The concept of chloroplast transformation, conceived in the mid-80s [23,24], has recently blossomed into a safe and environmentally friendly technology [8,9,25]. When the first transgenes were introduced via the chloroplast genome, it was believed that foreign genes could be inserted only into transcriptionally silent spacer regions, amidst divergent chloroplast genes [26]. However, Daniell et al. [10] advanced the concept of inserting transgenes into functional operons and transcriptionally active spacer regions. This approach facilitated the insertion of multiple genes under the control of a single promoter, enabling the coordinated expression of transgenes [13••,15•,16•,27•]. Earlier reports, based on in vitro studies of chloroplast mutants, established a definite requirement for the processing of dicistrons to monocistrons before translation [2830]. To test this hypothesis, multiple transgenes were inserted into the rRNA operon of chloroplast genomes to study their transcription, RNA processing and translation. Contrary to previous reports, the following examples unequivocally demonstrate that polycistrons are efficiently translated in transgenic chloroplasts without any requirement for RNA processing. The fact that several foreign proteins are synthesized in large quantities without any detectable monocistrons support this conclusion.

Expression of a protein-based biomedical polymer as a dicistron in transgenic chloroplasts demonstrated, for the first time, the potential of this technology to engineer biopharmaceuticals [31••,32]. Recently, human serum albumin (HSA), expressed under the regulation of the optimal chloroplast ribosome-binding site (GGAGG), could not be easily detected (<0.02% tsp) in transgenic chloroplasts. In the past, the same regulatory sequence has resulted in accumulation of large quantities of several other foreign proteins (up to 21% tsp) [27•]. HSA was, however, successfully hyper-expressed in transgenic chloroplasts as a dicistron or polycistron, by manipulating the 5′ and 3′ regulatory sequences of the transgene (A Fernandez-San Millan, A Mingo-Castel, H Daniell, unpublished results) [33]. HSA accumulated in such large amounts that inclusion bodies formed and increased the size of transgenic chloroplasts (Figure 1a). HSA inclusion bodies were readily purified by simple centrifugation and solubilized to functional monomers. Regulatory sequences used in this study should serve as a model system for enhancing the expression of foreign proteins that are highly susceptible to proteolytic degradation and in addition should provide major advantages in purification. This study reports the highest level of pharmaceutical protein ever observed in transgenic plants. This is the first report to provide direct evidence for translation of transgene polycistrons, without any requirement for processing to monocistrons. Also, this study identifies a heterologous untranslated region (UTR) that could be used in non-green plastids, free of nuclear control. Searches for such non-green UTRs have been elusive so far.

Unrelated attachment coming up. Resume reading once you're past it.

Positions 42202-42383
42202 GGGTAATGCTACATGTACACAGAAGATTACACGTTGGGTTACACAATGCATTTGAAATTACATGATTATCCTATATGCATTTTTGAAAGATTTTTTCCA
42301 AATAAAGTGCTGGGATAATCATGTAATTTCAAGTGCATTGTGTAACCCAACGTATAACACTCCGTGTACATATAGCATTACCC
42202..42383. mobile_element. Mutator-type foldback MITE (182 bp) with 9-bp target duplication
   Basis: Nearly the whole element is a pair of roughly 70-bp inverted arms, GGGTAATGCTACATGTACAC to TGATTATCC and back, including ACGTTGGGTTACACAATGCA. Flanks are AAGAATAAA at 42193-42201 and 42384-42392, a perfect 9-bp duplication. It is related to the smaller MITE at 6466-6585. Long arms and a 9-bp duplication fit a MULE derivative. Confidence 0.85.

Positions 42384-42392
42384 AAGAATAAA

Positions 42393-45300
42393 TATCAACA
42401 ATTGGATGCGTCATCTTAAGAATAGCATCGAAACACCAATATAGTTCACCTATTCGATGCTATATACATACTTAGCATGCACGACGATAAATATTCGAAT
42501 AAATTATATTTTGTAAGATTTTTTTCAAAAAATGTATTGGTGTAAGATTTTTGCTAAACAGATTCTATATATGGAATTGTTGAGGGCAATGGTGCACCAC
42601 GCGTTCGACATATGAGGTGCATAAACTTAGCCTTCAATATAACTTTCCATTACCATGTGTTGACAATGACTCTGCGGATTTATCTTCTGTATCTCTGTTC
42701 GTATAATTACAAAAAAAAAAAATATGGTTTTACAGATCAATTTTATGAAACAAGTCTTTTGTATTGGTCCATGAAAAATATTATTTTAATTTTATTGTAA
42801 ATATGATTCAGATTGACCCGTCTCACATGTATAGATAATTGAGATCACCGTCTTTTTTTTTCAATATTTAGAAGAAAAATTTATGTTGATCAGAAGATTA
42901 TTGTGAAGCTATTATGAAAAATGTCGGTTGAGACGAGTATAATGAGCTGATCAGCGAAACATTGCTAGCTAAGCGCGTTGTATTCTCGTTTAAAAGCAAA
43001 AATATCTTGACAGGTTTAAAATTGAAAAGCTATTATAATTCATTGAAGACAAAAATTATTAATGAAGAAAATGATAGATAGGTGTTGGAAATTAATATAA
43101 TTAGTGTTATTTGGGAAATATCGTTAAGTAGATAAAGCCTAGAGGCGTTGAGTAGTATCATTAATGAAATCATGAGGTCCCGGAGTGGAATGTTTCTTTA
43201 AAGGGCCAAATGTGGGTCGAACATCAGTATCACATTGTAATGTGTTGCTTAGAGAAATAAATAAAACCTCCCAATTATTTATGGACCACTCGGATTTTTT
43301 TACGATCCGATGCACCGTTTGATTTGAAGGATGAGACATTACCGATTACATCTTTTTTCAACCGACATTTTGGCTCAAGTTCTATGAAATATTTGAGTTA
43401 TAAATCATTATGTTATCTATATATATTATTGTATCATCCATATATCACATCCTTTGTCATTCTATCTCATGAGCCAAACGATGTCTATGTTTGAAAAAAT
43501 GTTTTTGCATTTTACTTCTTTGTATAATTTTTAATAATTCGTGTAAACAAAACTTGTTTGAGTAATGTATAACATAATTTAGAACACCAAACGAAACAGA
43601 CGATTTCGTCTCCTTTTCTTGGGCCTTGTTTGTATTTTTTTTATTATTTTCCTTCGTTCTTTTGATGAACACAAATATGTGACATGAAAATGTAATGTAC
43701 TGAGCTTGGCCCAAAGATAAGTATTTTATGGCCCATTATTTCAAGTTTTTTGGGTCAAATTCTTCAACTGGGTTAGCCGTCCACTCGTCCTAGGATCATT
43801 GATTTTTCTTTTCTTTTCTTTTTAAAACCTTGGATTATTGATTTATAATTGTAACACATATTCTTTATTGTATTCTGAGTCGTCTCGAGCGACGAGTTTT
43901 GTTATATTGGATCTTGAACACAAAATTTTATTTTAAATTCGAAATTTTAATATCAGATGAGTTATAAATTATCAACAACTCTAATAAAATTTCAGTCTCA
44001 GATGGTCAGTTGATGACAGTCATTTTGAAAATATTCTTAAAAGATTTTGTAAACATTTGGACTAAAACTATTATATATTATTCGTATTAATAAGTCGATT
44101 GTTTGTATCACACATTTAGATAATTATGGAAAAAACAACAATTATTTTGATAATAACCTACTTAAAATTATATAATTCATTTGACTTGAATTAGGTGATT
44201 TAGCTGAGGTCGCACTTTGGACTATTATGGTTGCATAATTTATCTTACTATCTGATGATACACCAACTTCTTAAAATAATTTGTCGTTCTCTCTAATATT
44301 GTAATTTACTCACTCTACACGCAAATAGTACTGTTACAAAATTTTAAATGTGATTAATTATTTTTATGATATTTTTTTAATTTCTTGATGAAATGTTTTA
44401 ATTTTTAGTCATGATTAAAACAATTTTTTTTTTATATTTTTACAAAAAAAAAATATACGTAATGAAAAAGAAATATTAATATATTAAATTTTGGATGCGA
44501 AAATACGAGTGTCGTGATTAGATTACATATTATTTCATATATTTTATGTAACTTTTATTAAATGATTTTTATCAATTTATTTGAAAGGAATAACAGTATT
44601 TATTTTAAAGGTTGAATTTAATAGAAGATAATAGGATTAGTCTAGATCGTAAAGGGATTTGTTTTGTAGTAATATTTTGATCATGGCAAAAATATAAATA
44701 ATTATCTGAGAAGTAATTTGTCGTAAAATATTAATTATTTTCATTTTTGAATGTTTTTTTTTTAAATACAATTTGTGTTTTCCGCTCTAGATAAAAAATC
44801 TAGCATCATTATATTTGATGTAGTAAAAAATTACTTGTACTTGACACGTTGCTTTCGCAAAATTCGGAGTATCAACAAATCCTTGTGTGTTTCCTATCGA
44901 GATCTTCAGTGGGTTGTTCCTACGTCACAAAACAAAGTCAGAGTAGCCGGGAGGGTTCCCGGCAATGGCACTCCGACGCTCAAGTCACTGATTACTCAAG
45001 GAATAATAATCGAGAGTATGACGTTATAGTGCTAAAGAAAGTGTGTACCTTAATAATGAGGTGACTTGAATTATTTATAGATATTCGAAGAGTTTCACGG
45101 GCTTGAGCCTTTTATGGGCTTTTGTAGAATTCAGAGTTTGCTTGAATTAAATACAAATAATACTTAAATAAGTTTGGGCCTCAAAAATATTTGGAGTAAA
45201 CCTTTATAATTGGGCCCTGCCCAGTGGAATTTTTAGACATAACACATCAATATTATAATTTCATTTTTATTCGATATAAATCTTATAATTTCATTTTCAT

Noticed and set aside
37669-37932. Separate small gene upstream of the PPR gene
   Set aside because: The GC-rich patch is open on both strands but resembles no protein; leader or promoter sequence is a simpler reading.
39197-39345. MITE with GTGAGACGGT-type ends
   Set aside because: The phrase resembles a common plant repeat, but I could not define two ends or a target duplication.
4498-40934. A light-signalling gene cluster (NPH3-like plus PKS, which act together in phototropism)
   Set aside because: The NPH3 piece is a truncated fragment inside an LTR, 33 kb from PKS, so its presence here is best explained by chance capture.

Figure 1
Examples of the highest level of transgene expression. Electron micrographs of the hyper-expression of foreign proteins in transgenic chloroplasts. (a) Inclusion bodies of HSA, the most widely used intravenous protein in human therapies. (b,c) Immunogold-labeled ...

To combat a disease like cholera that often assumes epidemic proportions and poses a threat as an agent of bioterrorism, there is a need for producing vaccines on an agricultural scale. Therefore, cholera toxin β subunit (CTB) was expressed in transgenic chloroplasts as a dicistron. As the quaternary structure and disulfide bonds of many pharmaceutical proteins are essential for their function, we demonstrated, using CTB, the assembly of functional oligomers in transgenic chloroplasts. Expression of the native β subunit gene (ctxB) was 410-fold higher than in nuclear transgenic plants and there were no pleiotropic effects, in contrast to nuclear transgenic plants that showed stunted growth [16•,33]. Western blot analysis and enzyme-linked immunosorbant assay (ELISA) showed that several independent transgenic lines expressed the same amount of CTB, except for physiological variations [16•]. Engineering CTB in transgenic chloroplasts, along with recent success in the chloroplast transformation of edible crops and the availability of plant-derived selectable markers, augur well for producing edible vaccines in transgenic chloroplasts on a cost-effective basis [16•,18••,19,20•].